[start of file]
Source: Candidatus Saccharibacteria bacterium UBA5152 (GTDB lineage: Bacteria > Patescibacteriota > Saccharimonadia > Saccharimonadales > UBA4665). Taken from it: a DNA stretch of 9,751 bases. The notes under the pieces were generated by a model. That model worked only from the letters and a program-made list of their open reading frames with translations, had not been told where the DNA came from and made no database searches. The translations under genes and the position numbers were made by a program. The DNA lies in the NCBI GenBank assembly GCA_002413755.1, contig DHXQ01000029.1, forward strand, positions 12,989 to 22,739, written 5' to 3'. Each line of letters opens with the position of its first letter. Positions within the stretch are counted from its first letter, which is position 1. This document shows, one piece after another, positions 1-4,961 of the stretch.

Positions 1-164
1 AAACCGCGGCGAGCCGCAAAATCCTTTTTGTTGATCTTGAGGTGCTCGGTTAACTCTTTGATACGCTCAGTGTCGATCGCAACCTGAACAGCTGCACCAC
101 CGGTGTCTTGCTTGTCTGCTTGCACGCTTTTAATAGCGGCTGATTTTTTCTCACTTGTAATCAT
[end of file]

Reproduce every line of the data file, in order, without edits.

Source: Candidatus Saccharibacteria bacterium UBA5152 (GTDB lineage: Bacteria > Patescibacteriota > Saccharimonadia > Saccharimonadales > UBA4665). Taken from it: a DNA stretch of 9,751 bases. The notes under the pieces were generated by a model. That model worked only from the letters and a program-made list of their open reading frames with translations, had not been told where the DNA came from and made no database searches. The translations under genes and the position numbers were made by a program. The DNA lies in the NCBI GenBank assembly GCA_002413755.1, contig DHXQ01000029.1, forward strand, positions 12,989 to 22,739, written 5' to 3'. Each line of letters opens with the position of its first letter. Positions within the stretch are counted from its first letter, which is position 1. This document shows, one piece after another, positions 1-4,961 of the stretch.

Positions 1-164
1 AAACCGCGGCGAGCCGCAAAATCCTTTTTGTTGATCTTGAGGTGCTCGGTTAACTCTTTGATACGCTCAGTGTCGATCGCAACCTGAACAGCTGCACCAC
101 CGGTGTCTTGCTTGTCTGCTTGCACGCTTTTAATAGCGGCTGATTTTTTCTCACTTGTAATCAT